As a businessman, I look for prospective employees who present an ability to consume a lot of information (reading and comprehension), draw conclusions from the information (logic), communicate effectively (writing) and employ foundational skills in math. From there, we can teach them the details of our industry and train them on the latest tools. We have absolutely no use for young people that lack such foundational knowledge and skills but have had some training in an educational bureaucrat’s best guess of the vocational skills that will be relevant when the child enters the workforce years in the future. Even when it comes to my company’s software developers, whom we employ all over the world, their primary education in writing, logic and math is a far greater predictor of their success with us than whatever technical training they received. If you want your child to be successful, provide them with foundational knowledge, which a Classical education delivers, not workforce training.

Further, I do not believe Educational Leadership programs produce cost efficient managers. Whether utilizing their degree or the “state of the art” tools and methods from the latest school administrator conference, the trained instinct of an Educational Leadership PhD will always be to ask for more funding for the shiny new object. New administrative buildings, constantly changing technology and curriculum, and memberships in the vast array of administrator and vendor associations all cost money.

HPISD’s Annual Comprehensive Financial Report shows a central administration organizational chart with thirty of the highest paid employees in the district. Under a Classical framework, several of these positions would be obsolete. Simply employing sound operational management would eliminate others. Finally, there are many more excess administrative and quasi-administrative positions at the campus level that deserve scrutiny.

Due to recapture (aka “Robin Hood), our wealthy district has a finite budget so every dollar spent on more administrators, EdTech, instructional coaches and assistants, etc., represents a dollar that could have been spent attracting, developing and retaining the best teachers. As the chart below illustrates, we’ve been spending a steadily declining portion of our growing budget on teacher salaries

A Classical educator as Superintendent would naturally usher in spending discipline. Put simply, a Classical education does not cost that much to administer. Rather than investing in the latest technology, fancy buildings, ridiculous Covid procedures and equipment and an army of over-credentialed administrators to yet again reinvent the curriculum, a Classical educator will focus all resources on sourcing, compensating and training the best teachers, period.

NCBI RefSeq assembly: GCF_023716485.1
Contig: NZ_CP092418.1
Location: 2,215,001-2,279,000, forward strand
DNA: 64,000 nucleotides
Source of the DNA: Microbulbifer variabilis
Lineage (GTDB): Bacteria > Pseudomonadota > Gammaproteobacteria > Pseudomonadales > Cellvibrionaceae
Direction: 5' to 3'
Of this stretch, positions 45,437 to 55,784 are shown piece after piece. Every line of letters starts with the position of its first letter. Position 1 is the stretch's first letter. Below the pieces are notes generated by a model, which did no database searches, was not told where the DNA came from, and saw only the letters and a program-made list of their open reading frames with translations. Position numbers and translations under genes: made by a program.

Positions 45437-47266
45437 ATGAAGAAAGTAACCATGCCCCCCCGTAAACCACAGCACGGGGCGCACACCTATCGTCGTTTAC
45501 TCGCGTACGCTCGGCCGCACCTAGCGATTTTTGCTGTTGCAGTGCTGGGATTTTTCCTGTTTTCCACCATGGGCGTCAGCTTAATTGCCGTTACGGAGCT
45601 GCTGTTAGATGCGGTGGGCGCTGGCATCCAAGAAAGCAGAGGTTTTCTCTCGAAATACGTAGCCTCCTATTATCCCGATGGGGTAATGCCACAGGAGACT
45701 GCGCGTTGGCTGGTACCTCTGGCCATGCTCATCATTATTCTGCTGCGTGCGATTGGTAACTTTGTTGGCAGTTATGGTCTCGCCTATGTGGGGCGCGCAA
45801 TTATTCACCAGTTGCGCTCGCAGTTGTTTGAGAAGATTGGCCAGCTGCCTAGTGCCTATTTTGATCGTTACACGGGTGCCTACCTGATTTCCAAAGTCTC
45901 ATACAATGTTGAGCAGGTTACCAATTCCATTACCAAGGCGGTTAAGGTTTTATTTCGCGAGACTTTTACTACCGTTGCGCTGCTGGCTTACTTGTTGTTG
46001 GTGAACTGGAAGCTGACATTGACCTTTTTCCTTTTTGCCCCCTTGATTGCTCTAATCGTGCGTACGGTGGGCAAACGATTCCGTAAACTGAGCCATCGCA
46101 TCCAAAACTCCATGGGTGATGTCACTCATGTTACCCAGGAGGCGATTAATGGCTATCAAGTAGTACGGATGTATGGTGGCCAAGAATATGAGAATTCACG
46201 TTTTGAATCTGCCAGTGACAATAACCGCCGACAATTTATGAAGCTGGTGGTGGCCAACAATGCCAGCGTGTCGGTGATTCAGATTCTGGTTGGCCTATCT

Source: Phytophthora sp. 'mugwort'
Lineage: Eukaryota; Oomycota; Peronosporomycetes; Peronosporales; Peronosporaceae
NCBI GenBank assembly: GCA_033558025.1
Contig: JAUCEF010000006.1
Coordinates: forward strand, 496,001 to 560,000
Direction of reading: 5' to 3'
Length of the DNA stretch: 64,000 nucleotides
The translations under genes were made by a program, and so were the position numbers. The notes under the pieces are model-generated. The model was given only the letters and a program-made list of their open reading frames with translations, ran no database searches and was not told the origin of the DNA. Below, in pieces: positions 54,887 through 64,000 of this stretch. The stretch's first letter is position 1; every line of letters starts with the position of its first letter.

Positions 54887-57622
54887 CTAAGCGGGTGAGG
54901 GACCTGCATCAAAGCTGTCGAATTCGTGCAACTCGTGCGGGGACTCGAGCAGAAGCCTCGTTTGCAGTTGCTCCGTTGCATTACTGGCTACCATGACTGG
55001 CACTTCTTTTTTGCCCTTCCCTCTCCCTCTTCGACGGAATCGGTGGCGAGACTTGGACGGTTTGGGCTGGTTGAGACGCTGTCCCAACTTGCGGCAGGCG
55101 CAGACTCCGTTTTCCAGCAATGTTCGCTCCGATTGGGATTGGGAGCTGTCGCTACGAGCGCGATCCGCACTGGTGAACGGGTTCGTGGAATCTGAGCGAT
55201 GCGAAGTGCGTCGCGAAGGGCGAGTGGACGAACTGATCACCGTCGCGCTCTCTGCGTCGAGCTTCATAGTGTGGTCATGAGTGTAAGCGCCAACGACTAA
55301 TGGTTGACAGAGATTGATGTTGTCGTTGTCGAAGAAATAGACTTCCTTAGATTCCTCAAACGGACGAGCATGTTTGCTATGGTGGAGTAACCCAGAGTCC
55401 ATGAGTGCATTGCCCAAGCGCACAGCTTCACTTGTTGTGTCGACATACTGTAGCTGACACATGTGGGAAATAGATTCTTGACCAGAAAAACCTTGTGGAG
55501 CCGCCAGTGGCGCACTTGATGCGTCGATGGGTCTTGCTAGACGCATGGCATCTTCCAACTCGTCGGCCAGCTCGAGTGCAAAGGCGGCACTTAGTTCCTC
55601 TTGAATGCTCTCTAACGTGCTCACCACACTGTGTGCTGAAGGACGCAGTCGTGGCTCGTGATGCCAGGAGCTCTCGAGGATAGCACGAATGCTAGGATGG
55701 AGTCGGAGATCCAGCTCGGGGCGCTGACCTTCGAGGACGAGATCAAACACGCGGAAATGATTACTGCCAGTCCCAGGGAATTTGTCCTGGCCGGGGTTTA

In addition, a Superintendent with a degree in Educational Leadership will face significant institutional peer pressure to pursue virtue signaling projects such as Covid-related “personal protective equipment”, masks, testing, contact tracing, quarantines, etc., all of which consumed considerable resources and were completely useless, even harmful, to our children. This lack of judgment and inability to resist the politically correct in favor of the best interests of the children is a feature, not a bug, of PhD’s in Educational Leadership, and absolutely unacceptable given our sacred goal of educating children.

As a father of four, I do not want the government teaching my children values. While we all love our district, we must not lose sight of the fact that these are government employees who mostly hail from outside of our community. As a parent, I am much more comfortable with them confined to teaching known facts and well-tested methods of learning. In this community, we have churches, the dinner table, bible studies, sports teams, volunteer organizations and basic parental discipline, all of which are better suited to inculcate values than a software program designed in Silicon Valley, approved in Austin and largely invisible to parents.

To the extent a child should grapple with values in school, it should be grounded in the methodical study of the Great Works of Western Civilization - books (fiction and nonfiction), essays and speeches that have stood the test of time and informed the most important changes in society. Through Oliver Twist and The Grapes of Wrath, Dickens and Steinbeck challenge our sense of compassion for the poor and helpless. If that does not constitute “social and emotional learning”, I don’t know what does.

No matter their background, I personally take an individual’s means of earning a living with the utmost gravity. However, when a Board determines a philosophical difference exists with respect to curriculum and operation of the schools, then it becomes absolutely necessary for the Trustees to take action as soon as possible because every day of dithering is a missed opportunity for our precious children to learn.